“The Ashanti Alert is long overdue,” said Camille Cooper, Director Government Affairs, The National Association to PROTECT Children. “For decades, emphasis has been on finding missing children, while missing endangered adults has largely been ignored. With increases in human trafficking, murder and intimate partner violence, it’s time that the national crisis of women disappearing and being subjected to violence is met with the urgency it deserves.”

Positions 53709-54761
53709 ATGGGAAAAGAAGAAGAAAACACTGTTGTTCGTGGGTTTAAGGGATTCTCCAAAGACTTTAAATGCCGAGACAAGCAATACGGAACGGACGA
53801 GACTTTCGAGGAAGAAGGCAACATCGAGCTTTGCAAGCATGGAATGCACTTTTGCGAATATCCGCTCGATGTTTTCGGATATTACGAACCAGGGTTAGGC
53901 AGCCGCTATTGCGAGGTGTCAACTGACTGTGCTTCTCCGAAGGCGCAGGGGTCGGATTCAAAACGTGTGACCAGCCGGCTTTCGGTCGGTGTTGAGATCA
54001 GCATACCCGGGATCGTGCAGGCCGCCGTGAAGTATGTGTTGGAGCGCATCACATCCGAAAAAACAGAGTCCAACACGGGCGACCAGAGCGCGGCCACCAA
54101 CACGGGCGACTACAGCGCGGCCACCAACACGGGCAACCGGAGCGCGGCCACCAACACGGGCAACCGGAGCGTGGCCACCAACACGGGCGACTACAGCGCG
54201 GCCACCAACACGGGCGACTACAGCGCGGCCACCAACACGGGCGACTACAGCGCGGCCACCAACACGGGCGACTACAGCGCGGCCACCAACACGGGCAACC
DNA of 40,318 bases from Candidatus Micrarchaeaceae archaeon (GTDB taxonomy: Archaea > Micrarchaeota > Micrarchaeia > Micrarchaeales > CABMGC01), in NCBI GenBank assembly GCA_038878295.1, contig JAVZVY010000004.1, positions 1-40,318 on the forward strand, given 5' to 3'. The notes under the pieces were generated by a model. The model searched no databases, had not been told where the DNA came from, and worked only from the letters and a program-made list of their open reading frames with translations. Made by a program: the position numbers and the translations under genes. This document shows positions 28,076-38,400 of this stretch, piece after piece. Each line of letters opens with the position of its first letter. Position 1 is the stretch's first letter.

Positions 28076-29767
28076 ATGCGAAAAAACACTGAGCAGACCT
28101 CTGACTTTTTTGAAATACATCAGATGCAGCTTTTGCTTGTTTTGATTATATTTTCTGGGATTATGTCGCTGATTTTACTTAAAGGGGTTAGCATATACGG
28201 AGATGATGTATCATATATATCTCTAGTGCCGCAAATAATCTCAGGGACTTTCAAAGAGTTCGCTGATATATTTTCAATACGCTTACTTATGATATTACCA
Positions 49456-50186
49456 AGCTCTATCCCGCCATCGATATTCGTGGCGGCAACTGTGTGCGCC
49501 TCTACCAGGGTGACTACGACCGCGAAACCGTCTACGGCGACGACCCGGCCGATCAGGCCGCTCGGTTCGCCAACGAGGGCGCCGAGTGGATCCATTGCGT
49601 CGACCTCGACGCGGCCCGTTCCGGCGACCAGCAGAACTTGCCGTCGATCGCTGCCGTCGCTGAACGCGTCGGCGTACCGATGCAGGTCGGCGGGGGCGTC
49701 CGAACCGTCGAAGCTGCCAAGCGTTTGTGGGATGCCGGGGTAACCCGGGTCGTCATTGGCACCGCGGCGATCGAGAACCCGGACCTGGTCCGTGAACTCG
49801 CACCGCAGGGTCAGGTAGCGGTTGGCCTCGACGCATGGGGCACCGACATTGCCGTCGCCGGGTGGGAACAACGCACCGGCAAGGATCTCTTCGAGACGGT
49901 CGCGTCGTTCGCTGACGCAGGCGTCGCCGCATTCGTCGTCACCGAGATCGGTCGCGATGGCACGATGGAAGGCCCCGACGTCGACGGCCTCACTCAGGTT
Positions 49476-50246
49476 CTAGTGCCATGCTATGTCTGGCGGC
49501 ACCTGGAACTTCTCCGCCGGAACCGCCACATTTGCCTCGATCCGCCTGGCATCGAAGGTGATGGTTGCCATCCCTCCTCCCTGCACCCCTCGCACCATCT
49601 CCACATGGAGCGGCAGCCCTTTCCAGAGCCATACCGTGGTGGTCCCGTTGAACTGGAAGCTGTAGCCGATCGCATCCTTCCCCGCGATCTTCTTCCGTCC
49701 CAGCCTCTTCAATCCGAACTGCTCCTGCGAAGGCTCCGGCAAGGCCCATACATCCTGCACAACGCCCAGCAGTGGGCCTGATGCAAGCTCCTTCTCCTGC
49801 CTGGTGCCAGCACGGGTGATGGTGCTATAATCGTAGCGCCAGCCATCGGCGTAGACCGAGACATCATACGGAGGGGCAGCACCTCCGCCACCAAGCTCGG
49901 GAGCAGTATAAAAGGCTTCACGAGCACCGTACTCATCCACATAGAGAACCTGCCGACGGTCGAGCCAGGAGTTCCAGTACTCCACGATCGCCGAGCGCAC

In June, Gov. Northam signed into law legislation introduced by Del. Jay Jones creating a statewide Ashanti Alert system in Virginia. In September, the House of Representatives unanimously passed its version of the Ashanti Alert Act, which was introduced by outgoing Congressman Scott Taylor. After the House bill—in its original form—was blocked from passing in the Senate, Sen. Warner worked with his colleagues to make modifications to the bill to allow for its eventual passage by unanimous consent in that chamber. This version of the bill has now passed the House and will head to the President’s desk for signature.